by Chris Douce
This edition of loosely collected links relating to the discipline of programming is truly eclectic. Here we begin with a link back to last years newsletter book review ofDreaming in Code , with an interview with Scott Rosenberg.
When working in the trenches, the tools can make a huge difference, and knowing your tools well helps you to get a productivity boost. There is an interesting piece on The Register that gives some information about the origins of the VI editor. I haven't used it for a couple of years now, but when faced with a command prompt on a random Unix box that doesn't have a gui, you know that you have power at your fingertips.
When faced with having to battle with toolsets and the inherent complexities of software development, the vibrancy of open source communities always astonish me. It's a full time job keeping up with the development of the packages that you run on your laptop. Here's an interesting question:why do people get involved with open source? (a survey study that also explored this point was linked to on in an earlier issue of this newsletter). Here's a blog posting that wonders if: Boredom drives open source developers?
But what are the factors that influence the success of an open source project. One question is: How can open source projects survive poisonous people?. This Google video is truly interesting and worth a watch. I haven't heard the phrase 'lowering the bus-factor' before, but I like it!
An underlying issue is the need to hire the right people: a topic that is of continual interest: A Guide to Hiring Programmers: The High Cost of Low Quality
Increasingly I find on-line videos useful resource to get to grips with new languages. Not so long ago I started to look at different PHP development frameworks. I didn't get very far (there were way too many of them!) but what I did find made me chuckle: Maintaining PHP code
Days after viewing this video, I received notification of another related development: Perl on Rails.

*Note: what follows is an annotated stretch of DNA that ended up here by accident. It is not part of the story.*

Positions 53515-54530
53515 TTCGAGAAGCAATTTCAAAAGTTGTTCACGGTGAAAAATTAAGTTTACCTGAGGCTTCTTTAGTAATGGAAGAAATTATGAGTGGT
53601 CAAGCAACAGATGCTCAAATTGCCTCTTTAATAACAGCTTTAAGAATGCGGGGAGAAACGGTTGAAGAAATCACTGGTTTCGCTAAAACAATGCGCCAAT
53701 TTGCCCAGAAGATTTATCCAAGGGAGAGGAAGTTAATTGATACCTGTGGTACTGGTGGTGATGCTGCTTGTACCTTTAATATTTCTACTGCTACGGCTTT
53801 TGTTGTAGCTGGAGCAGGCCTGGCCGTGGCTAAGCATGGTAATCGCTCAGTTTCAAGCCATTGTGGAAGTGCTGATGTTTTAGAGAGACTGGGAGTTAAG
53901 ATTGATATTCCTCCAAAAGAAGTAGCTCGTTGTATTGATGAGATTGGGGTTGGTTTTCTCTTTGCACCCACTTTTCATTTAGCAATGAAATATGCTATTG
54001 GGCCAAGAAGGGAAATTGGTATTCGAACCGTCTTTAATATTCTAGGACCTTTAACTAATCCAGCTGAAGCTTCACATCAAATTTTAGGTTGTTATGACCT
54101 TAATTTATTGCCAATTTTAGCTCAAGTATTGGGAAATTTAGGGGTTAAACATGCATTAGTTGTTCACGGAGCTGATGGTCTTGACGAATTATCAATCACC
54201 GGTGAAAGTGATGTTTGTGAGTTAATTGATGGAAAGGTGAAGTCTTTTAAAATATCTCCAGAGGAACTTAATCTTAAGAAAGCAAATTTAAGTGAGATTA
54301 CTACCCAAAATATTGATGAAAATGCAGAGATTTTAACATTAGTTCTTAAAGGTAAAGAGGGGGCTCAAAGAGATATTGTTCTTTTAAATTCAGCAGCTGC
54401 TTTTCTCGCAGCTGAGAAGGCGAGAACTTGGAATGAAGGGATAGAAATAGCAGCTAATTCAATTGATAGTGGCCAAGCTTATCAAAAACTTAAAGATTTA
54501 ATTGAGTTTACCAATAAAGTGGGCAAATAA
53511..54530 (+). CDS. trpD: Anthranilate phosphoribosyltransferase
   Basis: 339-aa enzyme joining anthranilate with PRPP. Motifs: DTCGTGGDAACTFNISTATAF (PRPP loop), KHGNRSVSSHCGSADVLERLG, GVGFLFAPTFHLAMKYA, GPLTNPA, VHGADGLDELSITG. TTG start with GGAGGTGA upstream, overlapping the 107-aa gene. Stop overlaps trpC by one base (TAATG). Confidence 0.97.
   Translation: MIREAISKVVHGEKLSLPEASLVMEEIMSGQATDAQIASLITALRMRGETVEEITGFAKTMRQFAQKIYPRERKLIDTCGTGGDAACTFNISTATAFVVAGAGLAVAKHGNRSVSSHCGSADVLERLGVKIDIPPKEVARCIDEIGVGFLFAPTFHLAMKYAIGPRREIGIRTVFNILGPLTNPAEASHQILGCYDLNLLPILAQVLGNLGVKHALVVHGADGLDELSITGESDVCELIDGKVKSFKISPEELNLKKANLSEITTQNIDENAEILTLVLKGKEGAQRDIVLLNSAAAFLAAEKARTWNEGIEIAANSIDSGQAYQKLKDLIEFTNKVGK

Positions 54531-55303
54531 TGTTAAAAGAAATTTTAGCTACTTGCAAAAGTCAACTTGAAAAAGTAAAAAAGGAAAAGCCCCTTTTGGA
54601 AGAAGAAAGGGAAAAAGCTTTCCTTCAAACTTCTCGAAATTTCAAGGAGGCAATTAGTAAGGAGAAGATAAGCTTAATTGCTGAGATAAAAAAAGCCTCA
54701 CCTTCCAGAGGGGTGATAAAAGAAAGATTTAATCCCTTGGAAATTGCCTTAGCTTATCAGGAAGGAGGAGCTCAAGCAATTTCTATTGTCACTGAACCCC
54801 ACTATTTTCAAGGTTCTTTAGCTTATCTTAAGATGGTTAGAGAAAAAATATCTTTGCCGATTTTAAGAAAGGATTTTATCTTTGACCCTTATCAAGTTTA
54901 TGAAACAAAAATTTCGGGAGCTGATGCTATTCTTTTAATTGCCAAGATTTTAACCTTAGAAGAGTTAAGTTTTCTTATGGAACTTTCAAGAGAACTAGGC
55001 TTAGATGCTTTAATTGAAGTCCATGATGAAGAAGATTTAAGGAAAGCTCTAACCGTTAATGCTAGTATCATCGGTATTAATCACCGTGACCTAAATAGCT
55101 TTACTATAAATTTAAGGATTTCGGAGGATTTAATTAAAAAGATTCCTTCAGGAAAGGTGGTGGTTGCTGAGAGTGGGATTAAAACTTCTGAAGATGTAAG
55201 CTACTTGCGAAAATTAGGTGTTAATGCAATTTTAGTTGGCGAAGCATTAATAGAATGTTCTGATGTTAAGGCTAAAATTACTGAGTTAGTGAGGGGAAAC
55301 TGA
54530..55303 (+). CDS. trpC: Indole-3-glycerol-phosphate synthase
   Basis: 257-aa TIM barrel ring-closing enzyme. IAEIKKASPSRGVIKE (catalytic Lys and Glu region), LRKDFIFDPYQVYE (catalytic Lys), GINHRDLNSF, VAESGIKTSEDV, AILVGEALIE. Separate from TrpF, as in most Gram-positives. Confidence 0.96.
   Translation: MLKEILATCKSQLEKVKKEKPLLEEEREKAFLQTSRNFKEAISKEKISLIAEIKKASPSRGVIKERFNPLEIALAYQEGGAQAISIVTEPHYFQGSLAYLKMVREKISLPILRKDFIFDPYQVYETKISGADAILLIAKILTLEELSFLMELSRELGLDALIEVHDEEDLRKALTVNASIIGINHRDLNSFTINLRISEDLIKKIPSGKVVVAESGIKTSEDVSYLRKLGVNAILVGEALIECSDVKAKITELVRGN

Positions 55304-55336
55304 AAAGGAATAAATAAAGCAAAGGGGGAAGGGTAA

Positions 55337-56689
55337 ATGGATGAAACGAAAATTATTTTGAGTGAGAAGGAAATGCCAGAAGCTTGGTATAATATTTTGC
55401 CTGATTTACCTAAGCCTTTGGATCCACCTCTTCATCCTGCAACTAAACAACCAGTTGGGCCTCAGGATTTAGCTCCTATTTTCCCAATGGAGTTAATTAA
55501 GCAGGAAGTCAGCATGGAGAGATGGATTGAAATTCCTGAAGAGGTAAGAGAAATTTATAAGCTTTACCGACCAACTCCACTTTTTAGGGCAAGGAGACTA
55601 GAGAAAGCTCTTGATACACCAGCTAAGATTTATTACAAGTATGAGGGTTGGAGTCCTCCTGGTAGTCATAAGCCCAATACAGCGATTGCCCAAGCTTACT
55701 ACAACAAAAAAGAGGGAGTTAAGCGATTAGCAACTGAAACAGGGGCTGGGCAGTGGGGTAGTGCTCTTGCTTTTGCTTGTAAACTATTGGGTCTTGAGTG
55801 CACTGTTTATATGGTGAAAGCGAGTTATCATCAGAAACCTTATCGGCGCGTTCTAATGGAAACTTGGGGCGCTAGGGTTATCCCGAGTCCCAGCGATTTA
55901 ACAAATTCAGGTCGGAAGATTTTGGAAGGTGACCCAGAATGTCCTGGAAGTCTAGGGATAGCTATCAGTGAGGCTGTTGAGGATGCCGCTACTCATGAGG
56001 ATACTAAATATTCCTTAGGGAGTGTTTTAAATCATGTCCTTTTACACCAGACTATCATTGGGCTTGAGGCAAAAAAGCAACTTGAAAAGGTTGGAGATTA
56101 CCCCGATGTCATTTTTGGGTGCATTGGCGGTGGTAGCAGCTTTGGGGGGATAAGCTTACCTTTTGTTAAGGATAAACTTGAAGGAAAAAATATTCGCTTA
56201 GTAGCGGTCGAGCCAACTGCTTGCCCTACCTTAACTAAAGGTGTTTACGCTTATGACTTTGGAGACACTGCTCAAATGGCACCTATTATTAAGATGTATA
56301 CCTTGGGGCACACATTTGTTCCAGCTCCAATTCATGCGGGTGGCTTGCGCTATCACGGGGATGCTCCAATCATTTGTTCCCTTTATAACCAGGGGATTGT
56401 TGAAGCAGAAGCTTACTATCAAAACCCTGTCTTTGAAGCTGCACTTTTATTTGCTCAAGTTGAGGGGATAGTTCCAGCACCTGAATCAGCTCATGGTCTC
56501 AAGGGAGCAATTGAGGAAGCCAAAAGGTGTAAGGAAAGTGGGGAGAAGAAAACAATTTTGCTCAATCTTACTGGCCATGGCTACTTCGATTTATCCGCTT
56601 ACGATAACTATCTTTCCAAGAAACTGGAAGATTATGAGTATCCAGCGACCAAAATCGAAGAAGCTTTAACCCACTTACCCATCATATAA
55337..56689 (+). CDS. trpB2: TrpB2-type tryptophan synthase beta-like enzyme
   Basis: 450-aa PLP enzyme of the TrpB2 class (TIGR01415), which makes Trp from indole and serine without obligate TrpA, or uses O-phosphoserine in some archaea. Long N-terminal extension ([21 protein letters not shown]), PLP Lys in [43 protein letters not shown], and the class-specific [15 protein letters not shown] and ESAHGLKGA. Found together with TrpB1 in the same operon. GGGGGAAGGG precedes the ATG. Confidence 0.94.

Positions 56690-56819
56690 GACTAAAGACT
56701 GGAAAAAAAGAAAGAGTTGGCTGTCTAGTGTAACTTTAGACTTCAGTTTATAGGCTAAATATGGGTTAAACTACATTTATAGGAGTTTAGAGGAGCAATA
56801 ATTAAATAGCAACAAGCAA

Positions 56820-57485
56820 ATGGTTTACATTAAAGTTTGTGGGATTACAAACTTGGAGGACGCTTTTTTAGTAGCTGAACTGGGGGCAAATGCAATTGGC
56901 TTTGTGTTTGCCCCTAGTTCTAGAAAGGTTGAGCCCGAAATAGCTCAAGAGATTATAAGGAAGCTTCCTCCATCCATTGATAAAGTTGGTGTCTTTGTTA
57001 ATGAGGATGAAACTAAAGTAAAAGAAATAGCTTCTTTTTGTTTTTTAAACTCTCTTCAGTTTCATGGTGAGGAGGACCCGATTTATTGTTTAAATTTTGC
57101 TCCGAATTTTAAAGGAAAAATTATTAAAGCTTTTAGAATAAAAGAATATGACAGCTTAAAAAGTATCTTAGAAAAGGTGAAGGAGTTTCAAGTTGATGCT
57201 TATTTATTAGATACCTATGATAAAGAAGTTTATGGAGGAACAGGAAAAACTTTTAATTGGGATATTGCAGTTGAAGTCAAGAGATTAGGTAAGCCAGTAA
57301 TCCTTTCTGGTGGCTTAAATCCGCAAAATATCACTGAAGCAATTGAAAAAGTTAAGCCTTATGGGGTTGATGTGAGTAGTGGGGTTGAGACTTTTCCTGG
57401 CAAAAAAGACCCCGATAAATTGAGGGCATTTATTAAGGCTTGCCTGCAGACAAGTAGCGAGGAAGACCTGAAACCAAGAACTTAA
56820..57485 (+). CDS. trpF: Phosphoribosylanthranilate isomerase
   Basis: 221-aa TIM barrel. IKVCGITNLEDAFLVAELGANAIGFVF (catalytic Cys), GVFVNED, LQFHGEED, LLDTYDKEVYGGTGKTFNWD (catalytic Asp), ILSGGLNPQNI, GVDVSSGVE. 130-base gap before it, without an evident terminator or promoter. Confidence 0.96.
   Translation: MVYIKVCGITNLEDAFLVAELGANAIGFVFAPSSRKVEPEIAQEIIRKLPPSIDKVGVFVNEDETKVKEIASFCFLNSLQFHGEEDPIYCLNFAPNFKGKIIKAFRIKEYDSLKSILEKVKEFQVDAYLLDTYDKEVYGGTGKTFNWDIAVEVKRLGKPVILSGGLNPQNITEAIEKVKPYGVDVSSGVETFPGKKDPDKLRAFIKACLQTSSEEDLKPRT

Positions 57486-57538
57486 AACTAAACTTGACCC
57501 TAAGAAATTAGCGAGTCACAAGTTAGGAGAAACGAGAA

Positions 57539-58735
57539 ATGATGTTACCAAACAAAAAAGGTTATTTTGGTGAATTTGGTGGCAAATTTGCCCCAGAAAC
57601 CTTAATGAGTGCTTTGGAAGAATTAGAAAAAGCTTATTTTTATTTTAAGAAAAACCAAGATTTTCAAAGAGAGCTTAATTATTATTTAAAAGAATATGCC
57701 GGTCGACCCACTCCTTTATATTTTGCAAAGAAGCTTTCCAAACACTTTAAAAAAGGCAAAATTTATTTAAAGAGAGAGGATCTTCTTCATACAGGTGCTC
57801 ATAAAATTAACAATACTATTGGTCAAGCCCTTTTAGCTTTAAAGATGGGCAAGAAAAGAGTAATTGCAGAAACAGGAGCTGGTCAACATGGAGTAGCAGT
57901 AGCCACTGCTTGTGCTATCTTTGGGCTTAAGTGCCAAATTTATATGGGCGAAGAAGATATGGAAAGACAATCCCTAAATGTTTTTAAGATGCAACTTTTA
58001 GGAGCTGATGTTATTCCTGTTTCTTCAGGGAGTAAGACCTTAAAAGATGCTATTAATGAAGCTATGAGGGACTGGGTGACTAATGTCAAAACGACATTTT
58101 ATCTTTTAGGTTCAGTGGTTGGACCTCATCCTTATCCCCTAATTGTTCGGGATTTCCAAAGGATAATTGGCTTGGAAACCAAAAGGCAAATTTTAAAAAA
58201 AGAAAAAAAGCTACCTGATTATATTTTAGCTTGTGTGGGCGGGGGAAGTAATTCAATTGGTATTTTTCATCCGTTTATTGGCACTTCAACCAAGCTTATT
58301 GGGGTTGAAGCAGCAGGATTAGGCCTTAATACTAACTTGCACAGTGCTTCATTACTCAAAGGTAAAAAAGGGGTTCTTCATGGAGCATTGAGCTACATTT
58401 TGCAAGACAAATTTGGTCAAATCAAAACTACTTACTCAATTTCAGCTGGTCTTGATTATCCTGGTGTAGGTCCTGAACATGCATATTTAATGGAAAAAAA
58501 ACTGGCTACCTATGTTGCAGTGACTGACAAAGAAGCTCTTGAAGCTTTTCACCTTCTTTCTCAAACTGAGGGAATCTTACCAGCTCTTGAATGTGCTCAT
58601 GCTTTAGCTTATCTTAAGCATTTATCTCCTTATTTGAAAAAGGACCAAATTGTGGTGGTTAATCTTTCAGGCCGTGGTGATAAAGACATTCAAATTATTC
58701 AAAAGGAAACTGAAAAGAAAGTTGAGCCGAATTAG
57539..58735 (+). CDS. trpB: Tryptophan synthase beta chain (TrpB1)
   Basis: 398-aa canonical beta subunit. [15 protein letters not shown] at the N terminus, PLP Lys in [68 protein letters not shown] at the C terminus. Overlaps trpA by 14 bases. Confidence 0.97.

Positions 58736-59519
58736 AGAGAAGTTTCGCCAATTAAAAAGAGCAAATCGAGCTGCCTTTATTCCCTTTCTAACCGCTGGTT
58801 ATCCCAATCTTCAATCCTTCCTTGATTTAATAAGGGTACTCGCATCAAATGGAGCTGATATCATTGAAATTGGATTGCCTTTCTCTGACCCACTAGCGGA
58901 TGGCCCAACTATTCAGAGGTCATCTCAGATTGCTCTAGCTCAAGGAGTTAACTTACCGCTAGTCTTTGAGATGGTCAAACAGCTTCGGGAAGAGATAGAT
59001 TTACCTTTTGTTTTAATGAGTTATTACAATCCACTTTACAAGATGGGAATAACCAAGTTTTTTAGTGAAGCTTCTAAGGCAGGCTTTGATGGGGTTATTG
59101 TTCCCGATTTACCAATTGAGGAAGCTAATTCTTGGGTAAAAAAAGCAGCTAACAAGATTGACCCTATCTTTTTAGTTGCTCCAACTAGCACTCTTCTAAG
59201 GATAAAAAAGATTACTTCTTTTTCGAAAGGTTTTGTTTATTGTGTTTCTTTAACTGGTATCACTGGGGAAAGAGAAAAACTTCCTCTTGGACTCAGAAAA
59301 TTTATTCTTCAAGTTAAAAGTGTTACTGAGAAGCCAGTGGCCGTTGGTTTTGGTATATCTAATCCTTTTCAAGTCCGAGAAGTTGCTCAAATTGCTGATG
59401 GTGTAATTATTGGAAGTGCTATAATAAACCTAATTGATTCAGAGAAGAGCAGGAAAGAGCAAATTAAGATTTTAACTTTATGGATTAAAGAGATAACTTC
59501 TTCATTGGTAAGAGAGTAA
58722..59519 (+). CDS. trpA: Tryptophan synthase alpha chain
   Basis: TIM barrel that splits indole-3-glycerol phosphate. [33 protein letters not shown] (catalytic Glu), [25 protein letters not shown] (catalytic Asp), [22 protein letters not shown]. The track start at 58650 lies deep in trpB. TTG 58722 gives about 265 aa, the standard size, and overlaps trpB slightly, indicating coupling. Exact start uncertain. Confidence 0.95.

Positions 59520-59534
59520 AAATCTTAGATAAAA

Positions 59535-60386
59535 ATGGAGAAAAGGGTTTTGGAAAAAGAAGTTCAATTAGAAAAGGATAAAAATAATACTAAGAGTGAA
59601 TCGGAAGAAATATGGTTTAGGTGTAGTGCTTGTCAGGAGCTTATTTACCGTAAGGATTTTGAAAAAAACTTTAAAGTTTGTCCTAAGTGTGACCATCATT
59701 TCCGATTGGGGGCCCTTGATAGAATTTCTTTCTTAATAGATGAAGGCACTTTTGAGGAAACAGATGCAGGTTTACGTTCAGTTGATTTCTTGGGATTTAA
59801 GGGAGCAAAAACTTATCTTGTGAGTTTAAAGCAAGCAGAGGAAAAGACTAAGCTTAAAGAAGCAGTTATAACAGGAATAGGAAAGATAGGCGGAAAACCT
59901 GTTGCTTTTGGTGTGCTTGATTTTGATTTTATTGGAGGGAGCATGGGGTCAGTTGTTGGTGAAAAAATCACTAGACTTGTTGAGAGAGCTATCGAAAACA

On the topic of Perl, I recently discovered an article called: Programming is Hard, Let's Go Scripting... otherwise known as the Perl 'state of the onion'.
As a programmer, I like Perl, but as a maintainer, I don't! Still, it's always fun to go Code Scavenging no matter what language you're using (or learning)
Earlier on this year, I stumbled across a fantastic headline: Free tool offers 'easy' coding. How could I resist?
The resulting story had strong parallels with an earlier discussions on the PPIG mail forum which began with the question Have any of you tried to teach your young kids to program?
Which tied in nice with the anniversary of the Logo programming language
Finally, I conclude with a programming related headline that featured in the New York Times: Faster Chips Are Leaving Programmers in Their Dust which lead onto a corresponding discussion on Slashdot entitled Is Parallel Programming Just Too Hard?. This reminded me of another news announcement: the 80 core processor. I can see that some of us who work within the craft of programming will have to write some try beautiful code to get the best from this beast!
Many thanks go to the effors of the reviewers of this edition of the newsletter. All your comments and words of wisdom are always appreciated. Special thanks must also go to Johanna Hunt: your contributions have made this edition something special.